World’s drinking water supply falls dramatically in just two decades
60 nations do not have enough drinking water for their populations.
The year 2050 seems to be far down the road, but it is really not, especially when it comes to having clean drinking water available for survival.
In 2050, 6 billion people will suffer water shortages. It is 80% of the population that today inhabits the planet earth and 60% of the 9 billion that is estimated by then.
In 2050, half of the planet’s inhabitants will not have access to drinking water, according to a report issued by the World Bank.
if there is no water for consumption, there will be no water for agricultural production, which today represents 70% of the fresh water used in large farming operations.
There won’t be enough water for the development of the energy industry or for livestock, which is essential for the maintenance of life.
Today, there are at least 44 countries that do not have enough drinking water to supply their people.
Experts believe that a state has “little water” when renewable water resources are between 1,000 and 1,700 cubic meters per capita.
In addition to the 40 nations that are below this threshold, today there are 26 more countries that are in this situation.
The eye of the hurricane is located in the Middle East and North Africa, two extremely arid regions where water resources are scarce and concentrated in a few areas.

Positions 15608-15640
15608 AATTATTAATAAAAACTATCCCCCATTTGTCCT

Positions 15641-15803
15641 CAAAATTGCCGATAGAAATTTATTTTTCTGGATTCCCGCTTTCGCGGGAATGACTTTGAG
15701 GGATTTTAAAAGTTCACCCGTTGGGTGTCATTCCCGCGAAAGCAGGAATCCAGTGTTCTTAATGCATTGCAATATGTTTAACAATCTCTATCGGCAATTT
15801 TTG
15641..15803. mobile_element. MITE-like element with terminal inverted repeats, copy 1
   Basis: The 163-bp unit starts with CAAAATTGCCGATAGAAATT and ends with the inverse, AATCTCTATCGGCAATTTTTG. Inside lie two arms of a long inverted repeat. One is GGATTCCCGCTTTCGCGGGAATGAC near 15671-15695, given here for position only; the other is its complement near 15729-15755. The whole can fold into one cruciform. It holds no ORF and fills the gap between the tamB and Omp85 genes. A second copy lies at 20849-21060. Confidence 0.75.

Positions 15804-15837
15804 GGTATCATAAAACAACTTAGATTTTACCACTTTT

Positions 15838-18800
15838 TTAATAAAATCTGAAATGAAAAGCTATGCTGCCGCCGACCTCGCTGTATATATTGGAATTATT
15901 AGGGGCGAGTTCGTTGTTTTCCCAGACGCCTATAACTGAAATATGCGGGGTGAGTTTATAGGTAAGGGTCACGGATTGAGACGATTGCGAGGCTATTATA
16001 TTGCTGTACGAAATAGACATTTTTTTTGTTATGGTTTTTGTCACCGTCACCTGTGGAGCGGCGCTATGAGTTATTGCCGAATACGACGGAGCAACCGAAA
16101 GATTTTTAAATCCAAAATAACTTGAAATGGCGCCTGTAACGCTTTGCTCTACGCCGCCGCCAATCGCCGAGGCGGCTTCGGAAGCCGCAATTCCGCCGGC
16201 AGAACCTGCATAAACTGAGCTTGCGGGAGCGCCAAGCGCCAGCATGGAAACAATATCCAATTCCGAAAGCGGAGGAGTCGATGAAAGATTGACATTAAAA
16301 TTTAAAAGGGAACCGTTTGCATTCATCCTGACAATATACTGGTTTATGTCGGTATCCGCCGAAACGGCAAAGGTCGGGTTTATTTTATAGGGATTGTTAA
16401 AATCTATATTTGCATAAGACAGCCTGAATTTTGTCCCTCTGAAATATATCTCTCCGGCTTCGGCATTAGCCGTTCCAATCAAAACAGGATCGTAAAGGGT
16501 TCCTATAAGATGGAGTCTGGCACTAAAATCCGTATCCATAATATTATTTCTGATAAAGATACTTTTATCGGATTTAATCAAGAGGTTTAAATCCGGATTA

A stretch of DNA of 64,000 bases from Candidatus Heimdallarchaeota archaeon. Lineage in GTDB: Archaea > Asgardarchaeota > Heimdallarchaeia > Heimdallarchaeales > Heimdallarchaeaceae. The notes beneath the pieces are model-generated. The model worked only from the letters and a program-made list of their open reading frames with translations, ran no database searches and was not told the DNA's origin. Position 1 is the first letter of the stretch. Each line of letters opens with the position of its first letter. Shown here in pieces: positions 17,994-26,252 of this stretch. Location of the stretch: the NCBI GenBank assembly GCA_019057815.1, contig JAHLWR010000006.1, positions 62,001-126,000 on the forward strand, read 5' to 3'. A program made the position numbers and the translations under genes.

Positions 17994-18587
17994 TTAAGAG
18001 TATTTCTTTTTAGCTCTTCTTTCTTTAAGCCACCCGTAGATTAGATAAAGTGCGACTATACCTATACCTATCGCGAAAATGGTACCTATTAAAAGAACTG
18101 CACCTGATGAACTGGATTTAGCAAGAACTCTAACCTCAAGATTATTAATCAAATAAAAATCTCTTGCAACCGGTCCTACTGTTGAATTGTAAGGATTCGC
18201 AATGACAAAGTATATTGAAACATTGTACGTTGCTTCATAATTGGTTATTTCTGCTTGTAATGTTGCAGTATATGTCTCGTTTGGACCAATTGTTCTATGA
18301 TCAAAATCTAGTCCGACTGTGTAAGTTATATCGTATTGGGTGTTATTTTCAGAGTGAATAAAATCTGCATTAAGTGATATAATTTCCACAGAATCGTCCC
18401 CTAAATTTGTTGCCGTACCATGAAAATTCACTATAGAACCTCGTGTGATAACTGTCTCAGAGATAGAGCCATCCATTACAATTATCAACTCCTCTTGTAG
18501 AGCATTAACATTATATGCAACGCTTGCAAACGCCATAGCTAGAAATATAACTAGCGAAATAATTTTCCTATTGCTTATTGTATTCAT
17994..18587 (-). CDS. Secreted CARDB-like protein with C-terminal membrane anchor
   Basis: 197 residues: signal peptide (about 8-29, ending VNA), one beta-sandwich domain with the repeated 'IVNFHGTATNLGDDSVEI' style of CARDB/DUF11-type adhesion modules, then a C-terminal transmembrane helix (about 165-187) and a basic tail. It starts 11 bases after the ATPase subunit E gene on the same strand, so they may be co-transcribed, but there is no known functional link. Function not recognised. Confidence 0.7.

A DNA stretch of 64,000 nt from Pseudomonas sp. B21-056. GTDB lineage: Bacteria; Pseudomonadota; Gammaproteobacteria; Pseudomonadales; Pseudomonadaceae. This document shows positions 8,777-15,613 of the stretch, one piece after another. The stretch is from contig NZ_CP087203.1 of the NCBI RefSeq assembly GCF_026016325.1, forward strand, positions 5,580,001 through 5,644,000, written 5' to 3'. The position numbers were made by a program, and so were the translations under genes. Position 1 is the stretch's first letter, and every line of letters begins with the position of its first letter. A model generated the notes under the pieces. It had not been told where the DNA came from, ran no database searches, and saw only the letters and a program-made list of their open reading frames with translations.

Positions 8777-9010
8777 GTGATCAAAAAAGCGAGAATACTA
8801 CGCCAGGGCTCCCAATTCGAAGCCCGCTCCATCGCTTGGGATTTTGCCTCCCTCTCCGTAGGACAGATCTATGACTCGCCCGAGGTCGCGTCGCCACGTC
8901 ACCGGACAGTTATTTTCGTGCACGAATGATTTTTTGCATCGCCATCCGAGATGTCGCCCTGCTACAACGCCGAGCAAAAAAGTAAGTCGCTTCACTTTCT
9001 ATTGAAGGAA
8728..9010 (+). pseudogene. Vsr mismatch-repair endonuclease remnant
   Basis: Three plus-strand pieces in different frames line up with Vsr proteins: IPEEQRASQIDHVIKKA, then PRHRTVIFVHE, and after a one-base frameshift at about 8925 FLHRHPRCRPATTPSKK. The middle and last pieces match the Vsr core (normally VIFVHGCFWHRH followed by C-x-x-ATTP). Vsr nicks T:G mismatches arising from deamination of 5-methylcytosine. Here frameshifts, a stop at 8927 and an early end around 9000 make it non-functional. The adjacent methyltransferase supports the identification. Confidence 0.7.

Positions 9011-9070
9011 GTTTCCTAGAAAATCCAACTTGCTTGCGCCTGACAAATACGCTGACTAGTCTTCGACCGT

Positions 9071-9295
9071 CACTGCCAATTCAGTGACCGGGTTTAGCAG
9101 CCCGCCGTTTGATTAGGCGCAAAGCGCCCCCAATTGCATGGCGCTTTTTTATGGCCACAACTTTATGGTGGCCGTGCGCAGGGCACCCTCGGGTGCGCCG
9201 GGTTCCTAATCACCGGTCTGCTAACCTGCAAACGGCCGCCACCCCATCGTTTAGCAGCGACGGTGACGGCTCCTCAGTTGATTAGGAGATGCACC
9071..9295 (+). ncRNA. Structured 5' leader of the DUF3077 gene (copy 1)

Unfortunately, around 6% of the entire world population lives there, despite the fact that they only contain 1.5% of the renewable fresh water of the earth.
According to the UN, the ability of these countries to make more water available for domestic, agricultural, industrial and environmental uses will depend on better management and planning of water resources.
In the United Arab Emirates and Qatar, the availability of fresh water per capita has decreased by 82% in the last two decades -between 1992 and 2014.
Nowadays they are the regions that have less water for their inhabitants with a ratio of 16.5 and 23.5 cubic meters per person per year, respectively.
The current trend is especially dangerous in these regions but it is extended to the rest of the world. In total, 9 out of 10 countries have followed the same pattern.
Beyond the ratio, it must be borne in mind that in Western countries consumption is 10 times higher than in developing countries.
As an example, the inhabitants of Uganda have one of the lowest water consumption on the planet, at 12.6 per inhabitant, but the country lacks enough water to supply for that demand.
Sub-Saharan Africa is another hot spot on earth. There, the problem of water scarcity is not so related to the existence of fresh water as to be healthy and available to the population.
Water has been and is a source of conflict; perhaps not directly, but as an important factor that can tighten the rope between communities and lead to a confrontation.
Although experts do not quite agree on the role of water, the vast majority agree that both in Syria and Yemen, lack of water was a key element in the development of the ongoing conflict.
Currently, 70 countries suffer from serious problems related to water and there is no projection for 2050 that foresees a better scenario than the current one.
Improper use of water, such as in industrial agriculture, waste, and poor management of drinking water supply are three of the most important causes of the significant fall in drinking water availability around the world.